"Today the whole world is still struggling for freedom,” says Ai Weiwei, world renowned artist preparing to fill Frederik Meijer Gardens & Sculpture Park this January. “In such a situation, only art can reveal the deep inner voice of every individual with no concern for political borders, nationality, race or religion.”
What will it be?
Ai Weiwei’s work combines old world traditional craftsmanship with modern conceptual approaches to themes of free speech and human rights. As he focuses on the title of this show, “Natural State,”, he’ll be filling the entire buildings at Frederik Meijer Gardens & Sculpture Park, including the sculpture galleries, conservatories, and many other areas indoors. With over 30 works in the exhibit ranging from iconic pieces to new work, Ai Weiwei will be transforming Frederik Meijer Gardens & Sculpture Park into an exhibition of unprecedented scope.
Photo Credit: Ai Weiwei Studio and Frederik Meijer Gardens & Sculpture Park
Look for endless collections of porcelain flowers or crabs, LEGO bricks, or more natural materials like bamboo, wood, and silk. What shape those individual pieces will take, though, won’t be fully known until Ai Weiwei’s studio team arrives in January to install the work.
What you can expect, though, is beauty. And a lot of it.
Ai Weiwei artwork at Frederik Meijer Gardens & Sculpture Park
Photo Credit: Tiffany Szakal
Ai Weiwei’s powerful work has earned him the honor of being considered one of today’s most influential artists by Artsy. Come January, we’ll have the honor of experiencing his work at a grand scale.
How will I understand it?
Experiencing conceptual work can sometimes take more…well, work. The beauty of stretching beyond your normal comfort zones with art, though, is that it puts you on a path to those ah-ha moments. "Getting it” isn't always the point. The beauty of the work itself is a reward.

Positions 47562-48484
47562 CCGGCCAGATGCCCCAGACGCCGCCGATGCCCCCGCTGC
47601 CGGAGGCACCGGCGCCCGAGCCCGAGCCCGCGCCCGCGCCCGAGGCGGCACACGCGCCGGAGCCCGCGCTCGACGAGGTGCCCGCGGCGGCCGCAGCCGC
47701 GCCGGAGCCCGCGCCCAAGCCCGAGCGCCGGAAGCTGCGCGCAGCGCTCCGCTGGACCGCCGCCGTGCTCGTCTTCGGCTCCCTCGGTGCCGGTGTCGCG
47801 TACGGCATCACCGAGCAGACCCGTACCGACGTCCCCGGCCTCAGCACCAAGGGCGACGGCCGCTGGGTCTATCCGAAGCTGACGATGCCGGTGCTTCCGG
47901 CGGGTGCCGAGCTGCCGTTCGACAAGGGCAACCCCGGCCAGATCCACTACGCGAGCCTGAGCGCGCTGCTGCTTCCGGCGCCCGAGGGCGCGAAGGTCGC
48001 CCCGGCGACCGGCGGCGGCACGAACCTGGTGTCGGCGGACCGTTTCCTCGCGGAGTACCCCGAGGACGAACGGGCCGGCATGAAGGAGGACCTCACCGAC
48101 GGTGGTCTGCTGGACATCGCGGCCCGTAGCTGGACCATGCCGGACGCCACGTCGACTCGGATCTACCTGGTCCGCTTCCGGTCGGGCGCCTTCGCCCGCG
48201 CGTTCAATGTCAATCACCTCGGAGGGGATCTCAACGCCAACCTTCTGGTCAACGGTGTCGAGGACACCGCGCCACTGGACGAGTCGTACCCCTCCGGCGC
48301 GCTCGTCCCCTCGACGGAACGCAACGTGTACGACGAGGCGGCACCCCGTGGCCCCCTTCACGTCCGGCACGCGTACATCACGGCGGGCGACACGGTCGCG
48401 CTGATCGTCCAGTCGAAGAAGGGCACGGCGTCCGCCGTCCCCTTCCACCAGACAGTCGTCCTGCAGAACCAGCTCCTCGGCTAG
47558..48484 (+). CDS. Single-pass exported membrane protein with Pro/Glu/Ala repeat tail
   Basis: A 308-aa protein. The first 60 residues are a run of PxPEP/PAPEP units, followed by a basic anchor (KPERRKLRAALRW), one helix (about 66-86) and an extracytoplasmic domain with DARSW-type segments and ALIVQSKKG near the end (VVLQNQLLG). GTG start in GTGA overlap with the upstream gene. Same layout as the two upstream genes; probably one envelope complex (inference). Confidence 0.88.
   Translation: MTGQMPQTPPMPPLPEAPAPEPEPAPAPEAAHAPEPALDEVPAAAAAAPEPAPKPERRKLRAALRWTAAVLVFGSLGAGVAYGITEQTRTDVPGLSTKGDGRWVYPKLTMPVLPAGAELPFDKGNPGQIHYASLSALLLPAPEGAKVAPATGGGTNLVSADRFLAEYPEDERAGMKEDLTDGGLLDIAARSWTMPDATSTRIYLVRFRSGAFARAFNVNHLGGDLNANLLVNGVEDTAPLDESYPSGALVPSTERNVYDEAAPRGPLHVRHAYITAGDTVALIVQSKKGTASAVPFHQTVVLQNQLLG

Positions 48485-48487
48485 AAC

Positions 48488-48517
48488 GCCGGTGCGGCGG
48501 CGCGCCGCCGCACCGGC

Ai Weiwei Iron Tree at Frederik Meijer Gardens & Sculpture Park
Photo Credit: Experience Grand Rapids
Joseph Becherer, Frederik Meijer Gardens & Sculpture Park, Chief Curator and Vice President, offers a few tips for viewers to crack through to the meaning:
“The first thing is you have to deal with what you see, what’s really there,” he says. “Whenever an artist is taking things from one condition or one state and making them into something else, you have to ask yourself why: why is he or she doing that?”
Becherer also suggests looking at the details, and at the pieces that make up a work. “When you look at something that from a distance seems to be gigantic and big and overwhelming, it’s oftentimes important to look at the pieces,” he says. “One LEGO as a part of a whole wall of LEGOs. One sunflower seed as part of a whole pile. One flower as a part of a whole basket. You have to ask yourself: what could the artist possibly be suggesting to us about the notion of one versus the notion of many?”
As you look at those details, those individual pieces that make up the whole, you’ll probably also notice extraordinary traditional Chinese craftsmanship. “Many of the works are made by traditional ceramic artists, [or] traditional lantern and paper artists. So he’s able to employ people that work in one way—a very time-honored way—and give them jobs. But he’s able to let their work help him tell another story.”
Don’t miss the stories Ai Weiwei tells as his ideas take over Frederik Meijer Gardens & Sculpture Park, January 27-August 20. Learn more about what you’ll see when you visit Frederik Meijer Gardens & Sculpture Park, find open hours and ticket prices here. Learn more about Ai Weiwei on his website, or by following his near-daily posts on Instagram and Twitter.